Gettin’ weird with Gordie Johnson and Big Sugar
There was this one time I saw Gordie Johnson make his guitar say, “Fuck you, motherfucker,” to some blockhead in the front row at a festival in Saskatchewan. I can’t remember what the guy was doing or why he needed to be dispatched so efficiently by a double neck Gibson, but there you go—the message was crystal clear, and totally amazing.
Johnson states that he’s made his guitar “say a lot of unsayable things” over the years. “It’s not uncommon,” he says. “My guitar doesn’t have a filter on it. It can praise and it can cuss.”
In total, Gordie Johnson the guitar player is something of a freak of nature. He commands enough awe that Gibson produced the 'SGJ' signature model SG in his honour. He’s also just a freak. Full disclosure: Johnson produced a band I was in about a decade ago, so I know that he has to wear gloves in the studio because his weirdo electrical field shorts out all the gear otherwise. He’s not like the rest of us.
Anyway, speaking of production, he’ll shortly be wrapping up work on the newest Trews and Gov’t Mule albums. And as the frontman for Big Sugar, Johnson of course established a completely unique brand in Canuck music.
“We just kinda live in our own universe,” he says, of the recently reborn outfit he put on ice in 2003 with the greatest hits package, Hit and Run. A couple of years back, he rounded up longterm members Garry Lowe (bass) and Kelly “Mr. Chill" Hoppe (horns and whiskey), added DJ Friendlyness on keys and Stephane “Bodean” Beaudin on drums, and—boom! “We only play the shit that we think is cool,” Johnson says. “And I’m glad people like it. But, you know—we’re gonna do it anyway.”
Johnson is on the road with Wide Mouth Mason when the Straight reaches him in Nelson, BC—he took a permanent position with the band last year—but it’s Big Sugar that we’re talking about. On Friday and Saturday, he’s looking to repeat last year’s sold-out two night stand at the Commodore Ballroom. The forecast is pretty good. Big Sugar fans are insanely loyal, and 2011's out-of-nowhere comeback record, Revolution Per Minute, was easily the most organic sounding thing to carry the BS imprimatur for a long time.
“When you stop caring about a whole bunch of stuff that’s not worth caring about, it’s kind of amazing,” Johnson says, referring to the band’s last incarnation, when record company people were deciding things like “how long your hair should be” and “should you be wearing those pants?”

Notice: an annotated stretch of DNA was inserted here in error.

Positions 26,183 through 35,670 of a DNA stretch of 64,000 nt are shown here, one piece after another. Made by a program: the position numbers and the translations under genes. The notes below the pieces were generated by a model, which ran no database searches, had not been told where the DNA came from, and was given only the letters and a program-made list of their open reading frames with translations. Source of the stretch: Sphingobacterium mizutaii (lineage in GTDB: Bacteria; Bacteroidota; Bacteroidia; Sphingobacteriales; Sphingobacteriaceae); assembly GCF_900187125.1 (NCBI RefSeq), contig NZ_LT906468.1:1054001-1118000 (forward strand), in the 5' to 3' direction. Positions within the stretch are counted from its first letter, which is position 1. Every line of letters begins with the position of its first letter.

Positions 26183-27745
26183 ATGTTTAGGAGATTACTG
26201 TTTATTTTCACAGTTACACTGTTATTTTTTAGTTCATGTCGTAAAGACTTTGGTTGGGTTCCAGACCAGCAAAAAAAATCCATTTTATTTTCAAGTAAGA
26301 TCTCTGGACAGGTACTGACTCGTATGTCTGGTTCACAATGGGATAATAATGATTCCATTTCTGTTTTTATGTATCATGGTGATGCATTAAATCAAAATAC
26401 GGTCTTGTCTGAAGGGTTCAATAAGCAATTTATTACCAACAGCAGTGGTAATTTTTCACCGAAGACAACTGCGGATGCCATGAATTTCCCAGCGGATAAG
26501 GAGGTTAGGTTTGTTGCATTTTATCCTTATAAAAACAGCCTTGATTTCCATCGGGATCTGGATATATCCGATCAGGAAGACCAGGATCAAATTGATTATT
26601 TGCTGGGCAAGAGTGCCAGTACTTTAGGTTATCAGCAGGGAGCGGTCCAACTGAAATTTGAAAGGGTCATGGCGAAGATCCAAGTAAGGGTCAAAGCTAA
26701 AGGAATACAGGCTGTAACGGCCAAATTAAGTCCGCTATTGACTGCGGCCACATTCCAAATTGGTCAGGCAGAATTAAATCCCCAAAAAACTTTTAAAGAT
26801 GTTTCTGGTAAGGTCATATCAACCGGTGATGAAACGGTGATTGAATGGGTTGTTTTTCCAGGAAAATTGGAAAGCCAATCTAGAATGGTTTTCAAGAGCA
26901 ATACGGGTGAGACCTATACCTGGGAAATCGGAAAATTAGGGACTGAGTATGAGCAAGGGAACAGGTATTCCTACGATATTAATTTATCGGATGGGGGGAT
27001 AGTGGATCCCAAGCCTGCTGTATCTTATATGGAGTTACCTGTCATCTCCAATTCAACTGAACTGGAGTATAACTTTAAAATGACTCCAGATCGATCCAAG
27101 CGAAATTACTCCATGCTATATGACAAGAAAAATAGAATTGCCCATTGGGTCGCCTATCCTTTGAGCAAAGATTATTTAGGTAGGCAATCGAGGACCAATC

“The freedom that gives you,” he continues, “it makes for better records, and it makes for better concerts. ‘Come and see something you can only see here, you’ll never see this anywhere else—just at Big Sugar’.”
True ‘nuff. Big Sugar 2012 is an antic five-piece that wantonly (“… and with joy,” in his words) swings from its foundational reggae-blues-rock hybrid into the weirder corners of Johnson’s musical universe. Among the artists he brings up while we talk: Robert Fripp, Don Cherry, Ornette Coleman, and Roland Kirk. Then Waylon Jennings, High on Fire, and Behemoth. “The Sword is another favourite,” he laughs. “I would listen to Mingus and Killing Joke in the same afternoon, and then James Brown,” he says, casting back to his teenage years in Medicine Hat. “It’s all good to me.”
When the five-piece rolls into town this time for the start of its Western tour, it’ll have a bona fide reggae legend sitting up there on stage with it. Willi Williams authored and recorded the song “Armagideon Time”, which most people know thanks to the Clash. Now he’s playing nyabinghi drums for Big Sugar, and adding some vocals whenever the spirit takes him. “He stands up and sings and we vibe out. So the shows should be very… um… vibey,” Johnson chuckles.
“He’s a brethren,” he continues. “He lives close to Garry. Those two guys grew up together. He’s kinda been in our orbit for a long time.” When Johnson approached Williams’ management, they said, “Willi would really like to open for Big Sugar in the Fall,” and Johnson replied, “Bullshit! I’m not gonna have Willi Williams open for me. I don’t care if the fans know him or not. They’re gonna know him.”
Besides getting to know Mr. Williams, there are other reasons to catch the BS caravan this weekend. Principal among them is the fact that at one point earlier in the year, there very nearly wasn’t a Gordie Johnson anymore.
“I had surgery on my hand in January for carpal tunnel syndrome,” he reveals. “It rendered me unable to play at all. I spent last winter’s tour in fucking agony, and kinda thought it was my last go-round. But some really good doctors in Calgary took a look at me, and sliced it open, and sewed it up, and now it doesn’t go numb and feel like a dead hand anymore.”
Clearly, brothers and sisters, this is cause for celebration. Furthermore, Johnson is still capable of articulating dirty words with his magic electrical fingers, right? “Upon request or if it’s necessary—yes,” he says.
Big Sugar plays at the Commodore Ballroom on Friday and Saturday (October 19-20). Check out the new single “Eliminate Ya”, here.